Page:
In many areas of today’s culture, the Greek myths still have an extraordinary influence. They are far from being limited to retellings or adaptations of myths by poets and artists, and expand across computer games, television, and film, which are seen in our day to day lives. This influence is not just prevalent today, but has had an impact for centuries, from as early as the Archaic period of Greek history.
Greek mythology has greatly influenced the Roman world through the literary works that still are renowned today, which were influenced by some of the most famous Greek myths to exist. The first and most well-known example is Virgil (Publius Vergilius Maro 70-19BC), whose work intertwines myth with the political landscape of Rome at the time. One of his works, the Eclogues, composes a renewal to the pastoral genre, as seen by the descriptions of idyllic landscape and the reflective songs of the herdsmen interwoven with the accounts of political turmoil of contemporary Rome. His use of the Greek myths was significant for the development of pastoral literature as social commentary in an increasingly urbanised world.
Catullus (Gaius Valerius Catullus 84-54BC) is another great example. The central theme throughout his works is erotic passion, using myths as metaphors to further amplify the descriptions of his explorations of feeling. Poem 64 is a complicated composition of more than 400 hexameters, and here, he mostly narrates the wedding of Peleus and Thetis. However, in the middle of the poem, he mentions a drastically different myth, that of the abandonment of Ariadne at Naxos by Theseus. This juxtaposition explores the oppositions of faith (between the union of a mortal and immortal), and the abandonment of one’s lover, illustrating the poet’s longing for stability and permanence in his relationships. Catullus adapted several erotic myths told by the Greeks, while making a statement about lifestyle and politics, rejecting the world of Roman public politico-military virtues. In the Middle Ages, Ovid had a large influence, and despite not being Greek, he retold several of the most famous myths in his works, most notably in his famous Metamorphoses, which was reinterpreted in the highly influential Ovide Moralisé, a 14th century anonymously written 70,000-line poem.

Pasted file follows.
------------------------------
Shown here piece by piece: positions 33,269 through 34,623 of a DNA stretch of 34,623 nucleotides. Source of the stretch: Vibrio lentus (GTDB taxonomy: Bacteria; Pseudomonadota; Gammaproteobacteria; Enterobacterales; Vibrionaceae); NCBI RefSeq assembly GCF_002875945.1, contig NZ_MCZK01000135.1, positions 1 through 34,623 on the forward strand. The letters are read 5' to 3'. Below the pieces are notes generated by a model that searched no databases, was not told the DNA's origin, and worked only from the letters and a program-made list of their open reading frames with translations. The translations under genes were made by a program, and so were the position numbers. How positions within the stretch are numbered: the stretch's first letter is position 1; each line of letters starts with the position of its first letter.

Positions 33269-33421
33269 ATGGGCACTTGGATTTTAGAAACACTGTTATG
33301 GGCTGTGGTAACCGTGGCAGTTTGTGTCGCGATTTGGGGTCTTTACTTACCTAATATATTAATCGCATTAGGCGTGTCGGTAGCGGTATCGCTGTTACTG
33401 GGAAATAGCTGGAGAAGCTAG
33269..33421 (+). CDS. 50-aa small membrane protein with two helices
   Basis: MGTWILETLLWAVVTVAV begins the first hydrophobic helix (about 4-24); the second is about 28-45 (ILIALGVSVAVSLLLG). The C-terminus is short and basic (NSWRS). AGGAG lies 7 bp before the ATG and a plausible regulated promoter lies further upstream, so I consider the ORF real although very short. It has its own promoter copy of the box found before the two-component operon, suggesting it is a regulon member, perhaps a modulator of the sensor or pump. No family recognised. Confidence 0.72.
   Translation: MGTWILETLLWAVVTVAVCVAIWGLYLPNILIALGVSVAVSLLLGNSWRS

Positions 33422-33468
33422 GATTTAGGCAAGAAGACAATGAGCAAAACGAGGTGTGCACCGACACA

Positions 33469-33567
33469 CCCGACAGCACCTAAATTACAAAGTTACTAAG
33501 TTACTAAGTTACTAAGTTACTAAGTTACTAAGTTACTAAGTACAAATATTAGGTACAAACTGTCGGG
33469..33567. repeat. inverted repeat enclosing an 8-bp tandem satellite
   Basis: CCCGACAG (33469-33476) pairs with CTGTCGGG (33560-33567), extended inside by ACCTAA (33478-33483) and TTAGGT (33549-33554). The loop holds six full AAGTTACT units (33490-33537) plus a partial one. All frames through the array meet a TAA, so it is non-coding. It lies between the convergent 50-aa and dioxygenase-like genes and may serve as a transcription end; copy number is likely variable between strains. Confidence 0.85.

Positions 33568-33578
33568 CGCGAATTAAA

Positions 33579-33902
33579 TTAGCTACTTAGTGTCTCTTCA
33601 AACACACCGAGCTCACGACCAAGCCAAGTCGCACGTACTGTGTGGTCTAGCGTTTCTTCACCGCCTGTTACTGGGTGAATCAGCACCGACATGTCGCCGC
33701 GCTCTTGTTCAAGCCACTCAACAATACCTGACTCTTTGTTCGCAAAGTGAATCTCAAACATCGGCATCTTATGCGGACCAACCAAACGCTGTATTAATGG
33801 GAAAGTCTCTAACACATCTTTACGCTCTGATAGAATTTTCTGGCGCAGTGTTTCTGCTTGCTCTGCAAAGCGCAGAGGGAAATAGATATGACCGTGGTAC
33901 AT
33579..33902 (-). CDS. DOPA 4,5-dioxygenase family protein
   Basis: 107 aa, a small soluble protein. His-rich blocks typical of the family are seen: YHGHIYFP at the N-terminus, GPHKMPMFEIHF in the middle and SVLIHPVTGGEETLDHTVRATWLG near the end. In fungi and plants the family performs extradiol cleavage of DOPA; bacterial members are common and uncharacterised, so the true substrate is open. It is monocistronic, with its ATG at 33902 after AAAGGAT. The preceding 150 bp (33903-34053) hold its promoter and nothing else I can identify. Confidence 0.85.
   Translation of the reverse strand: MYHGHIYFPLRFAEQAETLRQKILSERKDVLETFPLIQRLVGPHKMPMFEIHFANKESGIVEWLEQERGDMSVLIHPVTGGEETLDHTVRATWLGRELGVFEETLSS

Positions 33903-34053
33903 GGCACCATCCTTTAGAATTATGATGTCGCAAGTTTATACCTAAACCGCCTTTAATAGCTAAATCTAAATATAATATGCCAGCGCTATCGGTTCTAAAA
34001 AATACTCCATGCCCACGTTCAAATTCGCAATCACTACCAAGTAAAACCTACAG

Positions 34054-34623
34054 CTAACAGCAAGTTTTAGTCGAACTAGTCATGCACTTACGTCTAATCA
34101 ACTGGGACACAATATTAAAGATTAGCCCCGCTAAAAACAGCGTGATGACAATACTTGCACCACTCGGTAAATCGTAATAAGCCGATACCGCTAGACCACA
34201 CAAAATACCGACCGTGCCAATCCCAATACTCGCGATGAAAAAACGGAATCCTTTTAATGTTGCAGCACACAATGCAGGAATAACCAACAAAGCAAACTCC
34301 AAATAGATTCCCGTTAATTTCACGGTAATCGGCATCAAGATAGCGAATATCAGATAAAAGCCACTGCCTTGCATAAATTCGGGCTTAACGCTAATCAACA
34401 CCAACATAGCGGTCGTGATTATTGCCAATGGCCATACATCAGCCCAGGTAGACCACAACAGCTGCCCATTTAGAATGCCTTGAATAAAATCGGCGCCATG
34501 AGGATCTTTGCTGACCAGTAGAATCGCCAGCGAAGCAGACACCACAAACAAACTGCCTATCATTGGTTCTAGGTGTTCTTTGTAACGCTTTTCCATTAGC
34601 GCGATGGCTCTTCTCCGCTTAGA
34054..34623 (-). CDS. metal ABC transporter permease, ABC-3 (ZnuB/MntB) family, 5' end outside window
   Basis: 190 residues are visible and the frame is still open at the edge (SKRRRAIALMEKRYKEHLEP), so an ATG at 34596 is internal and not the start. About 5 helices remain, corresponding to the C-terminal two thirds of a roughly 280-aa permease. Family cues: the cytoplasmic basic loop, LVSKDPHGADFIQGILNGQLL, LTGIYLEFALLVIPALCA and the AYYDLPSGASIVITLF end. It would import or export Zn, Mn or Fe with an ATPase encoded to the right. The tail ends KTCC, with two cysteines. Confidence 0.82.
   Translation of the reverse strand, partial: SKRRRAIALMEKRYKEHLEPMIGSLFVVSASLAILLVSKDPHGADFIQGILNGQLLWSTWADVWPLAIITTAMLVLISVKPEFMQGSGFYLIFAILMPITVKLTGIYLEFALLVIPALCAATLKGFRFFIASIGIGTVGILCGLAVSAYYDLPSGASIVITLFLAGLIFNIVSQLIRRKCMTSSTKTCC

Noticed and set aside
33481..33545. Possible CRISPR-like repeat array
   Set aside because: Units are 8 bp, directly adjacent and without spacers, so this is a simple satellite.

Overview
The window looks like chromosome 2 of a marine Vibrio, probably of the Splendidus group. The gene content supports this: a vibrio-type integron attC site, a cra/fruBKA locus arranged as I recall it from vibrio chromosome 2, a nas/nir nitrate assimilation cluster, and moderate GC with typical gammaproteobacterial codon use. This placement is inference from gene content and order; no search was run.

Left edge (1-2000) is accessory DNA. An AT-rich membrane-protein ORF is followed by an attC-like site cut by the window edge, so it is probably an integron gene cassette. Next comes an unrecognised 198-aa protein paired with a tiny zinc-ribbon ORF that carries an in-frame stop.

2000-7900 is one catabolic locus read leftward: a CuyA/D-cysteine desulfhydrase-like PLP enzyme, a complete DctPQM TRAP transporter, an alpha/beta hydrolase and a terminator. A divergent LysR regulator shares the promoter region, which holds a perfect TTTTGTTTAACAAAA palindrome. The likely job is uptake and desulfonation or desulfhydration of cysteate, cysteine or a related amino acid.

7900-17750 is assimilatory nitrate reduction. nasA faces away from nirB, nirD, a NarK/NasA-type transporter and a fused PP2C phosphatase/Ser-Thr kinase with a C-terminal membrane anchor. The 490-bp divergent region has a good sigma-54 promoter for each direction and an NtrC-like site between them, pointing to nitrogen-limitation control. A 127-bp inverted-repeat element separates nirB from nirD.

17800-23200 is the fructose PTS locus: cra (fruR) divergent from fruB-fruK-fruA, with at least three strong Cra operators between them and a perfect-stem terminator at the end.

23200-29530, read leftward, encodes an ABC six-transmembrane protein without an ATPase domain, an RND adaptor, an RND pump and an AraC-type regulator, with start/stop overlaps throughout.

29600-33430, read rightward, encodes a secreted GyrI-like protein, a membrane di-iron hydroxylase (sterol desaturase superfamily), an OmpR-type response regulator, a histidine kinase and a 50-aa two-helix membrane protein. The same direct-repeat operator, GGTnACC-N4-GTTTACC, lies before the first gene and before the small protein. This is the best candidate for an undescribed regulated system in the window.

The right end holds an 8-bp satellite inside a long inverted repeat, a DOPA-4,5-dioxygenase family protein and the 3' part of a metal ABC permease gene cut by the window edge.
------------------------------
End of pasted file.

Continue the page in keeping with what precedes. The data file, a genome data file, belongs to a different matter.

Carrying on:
This retold the famous stories of those who metamorphosed, but as a Christian edification (e.g. Phaeton synonymous with Lucifer, the rebellious angel). Furthermore, during this period, the Trojan War was seen as a hugely pivotal moment in world history, with the people from all over central Europe claiming to be descendants of the heroes of the Greek myth. Astrology has also been hugely under the influence of the Greek myths, specifically after the Hellenistic period. The study of the heavens consisted of complex links between celestial and terrestrial events, and became more and more popular during medieval times, despite the huge opposition from the Church. Therefore, the fascination relating to astrology never completely died out, and was especially popular during the 12th and 14th centuries, due to several astrological texts making their way to Europe during the Crusades and via Muslim Spain and Sicily. Even today, most words relating to the planets and stars have been given names related to mythological figures which are seen to have similar features to those of the arrangements of the stars.
Another way in which Greek mythology has impacted modern society can be seen in the countless films that have been made about characters in Greek mythology, or just retellings of the myths themselves. Some of the most famous English-language productions of the 20th and 21st centuries include Jason and the Argonauts (1963) by Don Chaffey, or Clash of the Titans (1981) by Desmond Davis, without forgetting the lasting impact of Disney’s Hercules (1997), which still lives in the memories of adults and children alike today. The fame of these films is just one of the ways to show that Western countries have far from extinguished their appetite for these fascinating mythological characters and stories.
Lina, NLCS Student
This article is taken from the latest edition of student publication, ‘Achilles Reel’, you can read the full magazine here.